As we lunched in a chic bistro (i.e., Subway), Elaine brought these sentences to my attention. From a package of Subway apple slices:
Subject-verb disagreement: medley, are. But changing the verb won't help, as it makes no sense to say that the medley is picked.
The phrase "packaged into" is cumbersome: the slices are packaged in a bag.
There's a general air of overkill. As far as I can tell, all apples are harvested by hand — difficult, painful work. An apple's "best flavor" could probably be had without the addition of vitamin C as a preservative. A "specially designed bag" is a bag, which you already know about if you've bought this item. An "apple crunch" is the only crunch an apple can have.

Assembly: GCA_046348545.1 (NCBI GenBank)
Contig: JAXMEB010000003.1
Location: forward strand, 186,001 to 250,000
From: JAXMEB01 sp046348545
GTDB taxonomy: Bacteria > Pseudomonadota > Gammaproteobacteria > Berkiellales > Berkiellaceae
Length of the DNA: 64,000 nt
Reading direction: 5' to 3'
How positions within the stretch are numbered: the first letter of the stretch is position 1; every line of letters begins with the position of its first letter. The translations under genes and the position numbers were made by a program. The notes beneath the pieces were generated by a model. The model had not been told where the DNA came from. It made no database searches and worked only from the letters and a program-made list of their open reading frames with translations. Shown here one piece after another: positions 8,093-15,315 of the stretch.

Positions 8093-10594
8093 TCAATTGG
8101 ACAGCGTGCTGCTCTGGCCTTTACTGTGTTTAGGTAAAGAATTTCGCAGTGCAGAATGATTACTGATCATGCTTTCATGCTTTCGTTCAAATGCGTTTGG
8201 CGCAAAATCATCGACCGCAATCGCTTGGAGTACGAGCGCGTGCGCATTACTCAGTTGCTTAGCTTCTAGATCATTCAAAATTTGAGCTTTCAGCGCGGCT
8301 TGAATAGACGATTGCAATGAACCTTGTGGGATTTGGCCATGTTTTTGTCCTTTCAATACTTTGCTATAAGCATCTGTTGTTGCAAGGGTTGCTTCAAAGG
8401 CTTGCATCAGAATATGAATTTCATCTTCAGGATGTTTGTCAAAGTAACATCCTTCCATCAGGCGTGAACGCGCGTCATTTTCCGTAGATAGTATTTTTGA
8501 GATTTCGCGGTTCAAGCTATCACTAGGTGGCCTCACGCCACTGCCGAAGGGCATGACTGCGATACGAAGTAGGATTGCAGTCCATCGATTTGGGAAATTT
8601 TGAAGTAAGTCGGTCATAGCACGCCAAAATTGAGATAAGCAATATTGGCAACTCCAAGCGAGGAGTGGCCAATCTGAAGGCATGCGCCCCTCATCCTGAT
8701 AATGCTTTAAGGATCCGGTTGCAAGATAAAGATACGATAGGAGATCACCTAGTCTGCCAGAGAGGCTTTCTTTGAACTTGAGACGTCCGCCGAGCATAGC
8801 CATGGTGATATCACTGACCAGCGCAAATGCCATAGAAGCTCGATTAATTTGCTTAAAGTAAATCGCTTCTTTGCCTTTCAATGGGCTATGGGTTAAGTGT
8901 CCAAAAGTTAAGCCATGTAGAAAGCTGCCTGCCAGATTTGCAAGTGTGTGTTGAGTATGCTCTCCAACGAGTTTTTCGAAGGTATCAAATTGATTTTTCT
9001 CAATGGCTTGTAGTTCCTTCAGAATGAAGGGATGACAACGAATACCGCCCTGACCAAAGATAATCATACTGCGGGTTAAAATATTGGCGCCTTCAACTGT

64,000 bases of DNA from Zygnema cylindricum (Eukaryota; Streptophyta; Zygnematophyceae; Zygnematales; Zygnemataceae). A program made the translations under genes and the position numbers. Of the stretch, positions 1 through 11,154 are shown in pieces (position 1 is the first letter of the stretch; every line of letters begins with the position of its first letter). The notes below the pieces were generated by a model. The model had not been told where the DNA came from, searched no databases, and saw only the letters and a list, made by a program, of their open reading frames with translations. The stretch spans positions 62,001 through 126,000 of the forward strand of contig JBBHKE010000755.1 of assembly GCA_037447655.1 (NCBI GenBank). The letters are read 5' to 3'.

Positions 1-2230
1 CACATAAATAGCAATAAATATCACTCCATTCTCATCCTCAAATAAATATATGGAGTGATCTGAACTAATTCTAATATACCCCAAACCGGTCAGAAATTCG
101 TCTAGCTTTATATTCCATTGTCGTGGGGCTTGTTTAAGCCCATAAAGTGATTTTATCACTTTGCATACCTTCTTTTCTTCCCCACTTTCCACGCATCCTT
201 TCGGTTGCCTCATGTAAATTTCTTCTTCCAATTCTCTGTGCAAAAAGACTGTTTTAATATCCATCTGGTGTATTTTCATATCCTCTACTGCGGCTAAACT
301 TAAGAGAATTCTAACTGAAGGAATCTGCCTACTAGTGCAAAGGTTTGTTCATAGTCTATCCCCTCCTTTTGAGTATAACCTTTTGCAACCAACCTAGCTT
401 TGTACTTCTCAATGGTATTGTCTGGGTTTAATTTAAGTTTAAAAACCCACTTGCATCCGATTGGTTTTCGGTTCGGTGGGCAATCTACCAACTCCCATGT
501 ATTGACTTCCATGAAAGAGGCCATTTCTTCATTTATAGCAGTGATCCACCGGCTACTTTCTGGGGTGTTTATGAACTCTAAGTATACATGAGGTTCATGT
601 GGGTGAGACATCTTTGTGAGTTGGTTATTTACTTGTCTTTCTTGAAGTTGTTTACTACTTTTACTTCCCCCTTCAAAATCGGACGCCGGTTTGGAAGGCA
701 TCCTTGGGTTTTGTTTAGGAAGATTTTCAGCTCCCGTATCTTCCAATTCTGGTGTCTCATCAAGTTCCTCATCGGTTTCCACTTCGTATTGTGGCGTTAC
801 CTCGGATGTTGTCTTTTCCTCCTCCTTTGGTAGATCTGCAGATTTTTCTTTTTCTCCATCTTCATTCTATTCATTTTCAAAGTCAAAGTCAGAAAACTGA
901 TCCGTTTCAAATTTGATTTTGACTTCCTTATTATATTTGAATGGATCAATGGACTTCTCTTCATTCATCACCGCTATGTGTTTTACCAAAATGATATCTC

A possible improvement, preserving some of the flavor of the original:
A medley of sweet red and tart green apples, picked at the peak of ripeness. The slices are cleaned and packaged to lock in their juicy crunch.I'd prefer to eliminate the second sentence, but I suspect that it's meant to reassure someone, somewhere, that this product is fit to eat.
This post is no. 14 in a very occasional series, "How to improve writing," dedicated to improving stray bits of published prose.
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